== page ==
26 July 2017 by Craig Beeston
Craig Beeston of ICSA says a strong culture and positive environment is needed to prevent abuse of elite sportsmen and women.
The report of the independent review panel into the climate and culture of the World Class Programme (WCP) in British Cycling raises questions over the price paid for one of the UK’s most celebrated sporting successes, while underlining further the importance of monitoring and nurturing an organisation’s culture alongside its policies and processes.
The report’s release coincided with a spate of allegations of bullying, sexism, abuse and racism at a series of British Olympic and Paralympic programmes.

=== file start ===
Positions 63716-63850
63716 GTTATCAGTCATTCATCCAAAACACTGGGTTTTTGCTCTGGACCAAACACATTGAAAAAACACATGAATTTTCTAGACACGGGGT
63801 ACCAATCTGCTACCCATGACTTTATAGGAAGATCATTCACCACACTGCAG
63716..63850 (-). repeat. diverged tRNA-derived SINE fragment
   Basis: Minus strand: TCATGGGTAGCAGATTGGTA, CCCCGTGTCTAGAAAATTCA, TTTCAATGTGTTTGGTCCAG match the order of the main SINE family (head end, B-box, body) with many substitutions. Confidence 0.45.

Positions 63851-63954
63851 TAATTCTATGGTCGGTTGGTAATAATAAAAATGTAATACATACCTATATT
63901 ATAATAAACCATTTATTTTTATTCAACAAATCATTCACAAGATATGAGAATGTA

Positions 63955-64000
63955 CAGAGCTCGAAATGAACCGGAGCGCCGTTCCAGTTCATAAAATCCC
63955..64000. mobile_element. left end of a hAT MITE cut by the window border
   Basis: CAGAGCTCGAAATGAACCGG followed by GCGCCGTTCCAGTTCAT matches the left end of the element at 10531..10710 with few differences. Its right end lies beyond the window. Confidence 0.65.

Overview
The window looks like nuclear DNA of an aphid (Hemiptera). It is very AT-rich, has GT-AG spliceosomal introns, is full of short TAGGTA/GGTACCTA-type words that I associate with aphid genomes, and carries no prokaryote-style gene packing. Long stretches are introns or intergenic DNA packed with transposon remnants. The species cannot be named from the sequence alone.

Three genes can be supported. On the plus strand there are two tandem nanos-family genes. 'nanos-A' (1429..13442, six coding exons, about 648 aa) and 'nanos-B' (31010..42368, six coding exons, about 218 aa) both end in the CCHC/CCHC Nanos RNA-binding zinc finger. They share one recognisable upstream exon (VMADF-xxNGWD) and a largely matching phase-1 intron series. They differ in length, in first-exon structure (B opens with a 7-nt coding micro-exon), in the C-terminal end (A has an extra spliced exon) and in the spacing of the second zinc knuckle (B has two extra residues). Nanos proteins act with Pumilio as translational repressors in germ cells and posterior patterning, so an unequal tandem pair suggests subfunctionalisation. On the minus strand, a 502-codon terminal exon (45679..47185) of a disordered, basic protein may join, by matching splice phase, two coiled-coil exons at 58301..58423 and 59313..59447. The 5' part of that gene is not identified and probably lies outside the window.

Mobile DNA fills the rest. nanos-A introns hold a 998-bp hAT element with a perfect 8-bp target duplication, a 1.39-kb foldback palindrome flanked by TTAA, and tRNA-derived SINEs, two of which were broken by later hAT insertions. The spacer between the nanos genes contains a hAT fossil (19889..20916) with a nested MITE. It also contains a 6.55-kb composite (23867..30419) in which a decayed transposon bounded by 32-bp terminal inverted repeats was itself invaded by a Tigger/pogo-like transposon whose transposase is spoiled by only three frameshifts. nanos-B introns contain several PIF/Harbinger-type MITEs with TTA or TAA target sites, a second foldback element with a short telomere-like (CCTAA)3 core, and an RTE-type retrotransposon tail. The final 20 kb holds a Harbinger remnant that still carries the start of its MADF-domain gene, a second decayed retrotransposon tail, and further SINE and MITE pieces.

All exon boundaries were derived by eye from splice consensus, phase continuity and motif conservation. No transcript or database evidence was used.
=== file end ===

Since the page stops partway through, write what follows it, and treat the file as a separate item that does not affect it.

In April, Dame Tanni Grey-Thompson’s duty of care review asked tough questions about whether the current balance between winning and welfare is right, and what the UK is prepared to accept as a nation in the pursuit of sporting success.
The incoming Chair of the funding body UK Sport, Dame Katherine Grainger, acknowledged there are ‘huge concerns’ over athlete welfare, while in June its Chief Executive Liz Nicholl denied allegations of a ‘winning-at-all-costs approach’, calling such accusations ‘frankly disturbing’.
Behind those recent stories also looms the appalling spectre of the allegations of historic abuse in football.
Since the Beijing Olympics in 2008, British Cycling has performed remarkably, becoming the poster national governing body for publicly-funded elite programmes.